Sunday, October 9, 2011

The new laminar flow and some October babies

Finally, after waiting nearly two months I received my Hepa filter from Germany and installed it into the new laminar flow hood. The laminar flow was built according to the specifications that I put up on the blog in a previous post. I cautiously tested the unit the other day for any contamination. I ran the hood for 30 minutes with an open plate of medium and then incubated the plate for 72 hours to check for microbiological contamination. After all was well, I started to play. I must say that it makes working with seeds and re-plates a lot less stressful. Still, I have a healthy respect for sterility :)

Laminar flow in use
I have had marked success recently with some Dendrobium species from Thailand and some of my own seeds. My dry seed protocol is working well now, even with slightly more sensitive species. I have attached some images of germinating seeds of some of the Dendrobium species and some others below. However, I am having a few issues with Phalaenopsis protocorms. I get good germination but poor protocorm differentiation currently. I am tweaking the media to eliminate possible causes and hopefully soon, through process of elimintaion, I can report back with some better success here. So far, I have managed to raise a few P. lowii protocorms and some P. purple gems. More mother flasks of various hybrids are awaiting germination on tweaked media.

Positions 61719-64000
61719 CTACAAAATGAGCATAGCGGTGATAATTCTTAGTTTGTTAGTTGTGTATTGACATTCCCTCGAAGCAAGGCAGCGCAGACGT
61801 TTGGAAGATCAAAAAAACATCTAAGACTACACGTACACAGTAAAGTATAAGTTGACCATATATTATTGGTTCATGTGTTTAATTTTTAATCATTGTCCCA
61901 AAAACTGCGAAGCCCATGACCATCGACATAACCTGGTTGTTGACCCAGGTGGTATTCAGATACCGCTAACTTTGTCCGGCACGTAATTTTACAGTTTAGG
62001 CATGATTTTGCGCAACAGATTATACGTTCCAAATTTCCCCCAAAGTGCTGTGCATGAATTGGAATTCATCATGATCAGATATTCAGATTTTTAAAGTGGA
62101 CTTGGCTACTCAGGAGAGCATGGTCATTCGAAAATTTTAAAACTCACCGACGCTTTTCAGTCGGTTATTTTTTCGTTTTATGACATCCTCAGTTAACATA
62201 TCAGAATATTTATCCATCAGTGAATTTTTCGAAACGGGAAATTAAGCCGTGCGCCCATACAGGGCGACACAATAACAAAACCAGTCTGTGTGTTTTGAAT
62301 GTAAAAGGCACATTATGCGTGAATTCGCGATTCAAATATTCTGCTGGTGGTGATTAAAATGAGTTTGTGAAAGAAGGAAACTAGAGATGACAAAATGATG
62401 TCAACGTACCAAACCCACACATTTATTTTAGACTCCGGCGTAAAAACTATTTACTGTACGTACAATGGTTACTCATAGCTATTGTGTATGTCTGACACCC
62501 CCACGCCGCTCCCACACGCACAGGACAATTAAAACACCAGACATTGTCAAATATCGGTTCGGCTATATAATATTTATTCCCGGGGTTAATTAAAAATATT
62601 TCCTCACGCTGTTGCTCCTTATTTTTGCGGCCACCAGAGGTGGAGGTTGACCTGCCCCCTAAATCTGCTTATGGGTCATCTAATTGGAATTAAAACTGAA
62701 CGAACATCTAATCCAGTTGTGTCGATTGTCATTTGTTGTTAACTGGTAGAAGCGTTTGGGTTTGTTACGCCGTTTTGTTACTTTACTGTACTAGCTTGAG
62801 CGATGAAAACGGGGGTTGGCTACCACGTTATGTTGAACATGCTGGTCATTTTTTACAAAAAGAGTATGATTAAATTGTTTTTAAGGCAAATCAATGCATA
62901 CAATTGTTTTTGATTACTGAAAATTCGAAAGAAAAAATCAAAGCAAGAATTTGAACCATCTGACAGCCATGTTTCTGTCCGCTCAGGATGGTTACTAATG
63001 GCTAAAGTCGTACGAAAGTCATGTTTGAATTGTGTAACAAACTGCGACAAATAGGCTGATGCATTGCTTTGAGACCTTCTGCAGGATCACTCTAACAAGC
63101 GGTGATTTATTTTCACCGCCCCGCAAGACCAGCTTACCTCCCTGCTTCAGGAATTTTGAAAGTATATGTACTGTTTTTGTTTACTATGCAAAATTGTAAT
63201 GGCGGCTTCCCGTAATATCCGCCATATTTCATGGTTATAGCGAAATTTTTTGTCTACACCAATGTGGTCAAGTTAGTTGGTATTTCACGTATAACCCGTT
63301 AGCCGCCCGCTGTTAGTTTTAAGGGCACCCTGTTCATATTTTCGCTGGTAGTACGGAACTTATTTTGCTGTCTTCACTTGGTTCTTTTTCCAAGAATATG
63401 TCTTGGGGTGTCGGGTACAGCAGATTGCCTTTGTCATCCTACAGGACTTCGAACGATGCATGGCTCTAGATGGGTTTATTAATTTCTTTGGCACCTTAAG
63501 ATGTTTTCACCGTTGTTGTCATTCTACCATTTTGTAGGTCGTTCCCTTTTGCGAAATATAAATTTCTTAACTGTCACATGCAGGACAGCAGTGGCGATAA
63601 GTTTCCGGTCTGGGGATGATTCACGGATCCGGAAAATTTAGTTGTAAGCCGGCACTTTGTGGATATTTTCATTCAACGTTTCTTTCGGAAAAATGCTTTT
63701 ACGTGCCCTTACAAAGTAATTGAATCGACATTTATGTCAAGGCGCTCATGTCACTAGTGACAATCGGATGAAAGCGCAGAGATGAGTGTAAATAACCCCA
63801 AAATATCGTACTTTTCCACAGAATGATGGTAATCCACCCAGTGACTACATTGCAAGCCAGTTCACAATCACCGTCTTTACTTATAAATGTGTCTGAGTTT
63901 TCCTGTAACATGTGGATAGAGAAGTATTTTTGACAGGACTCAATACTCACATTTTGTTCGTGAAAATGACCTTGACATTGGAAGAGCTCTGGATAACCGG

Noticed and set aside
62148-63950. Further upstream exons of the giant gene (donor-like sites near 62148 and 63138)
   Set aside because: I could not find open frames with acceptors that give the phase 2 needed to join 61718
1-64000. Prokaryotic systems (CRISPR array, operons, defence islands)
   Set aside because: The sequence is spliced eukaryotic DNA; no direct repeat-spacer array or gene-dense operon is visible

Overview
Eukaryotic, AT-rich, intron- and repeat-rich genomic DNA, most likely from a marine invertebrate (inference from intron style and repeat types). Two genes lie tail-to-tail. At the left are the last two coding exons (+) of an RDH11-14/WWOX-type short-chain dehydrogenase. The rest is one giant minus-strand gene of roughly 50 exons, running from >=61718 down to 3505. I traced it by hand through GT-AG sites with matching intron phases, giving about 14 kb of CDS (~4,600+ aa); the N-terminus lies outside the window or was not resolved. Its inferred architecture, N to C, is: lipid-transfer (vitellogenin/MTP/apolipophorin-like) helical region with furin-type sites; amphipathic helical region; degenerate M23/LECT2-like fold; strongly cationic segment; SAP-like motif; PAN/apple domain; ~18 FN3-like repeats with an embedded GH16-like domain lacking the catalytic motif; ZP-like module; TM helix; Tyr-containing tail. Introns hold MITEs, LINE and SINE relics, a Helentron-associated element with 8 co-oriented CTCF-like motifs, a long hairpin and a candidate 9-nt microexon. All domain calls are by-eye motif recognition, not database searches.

Dendrobium griffithianum
Dendrobium hercoglossum
Dendrobium heterocarpum
Dendrobium lituiflorum
Dendrobium parishii
Dendrobium signatum

Dendrobium wardianum

Anacheilium cochleatum
Dendrobium annosum
My Eulophias are also doing very well. I seem to have tackled the proliferation problem of the protocorms with a change of media type and have since moved some seedlings of Eulophia speciosa into the greenhouse to grow on further. I have attached some images here of Casper's E. angolensis and E. clavicornis that are nearing readiness to be sent off. I have also included images of the developing seedlings of Bradley's Mystacidium capense and my Polystachya anceps.

Casper's Eulophia clavicornis
Casper's Eulophia angolensis
Polystachya anceps
Bradley's Mystacidium capense
Lastly, I have included a few images of my flowering Cyrtorchis chailuana. I have been looking forward to these flowers for a while and they are heavily scented in the evening to attract hawk moths. I have selfed a few and have two pods developing. Bradley was kind enough to give me some Angraecum eberneum pollen to use in hybridisation but none of these took unfortunately.

Cyrtorchis chailuana

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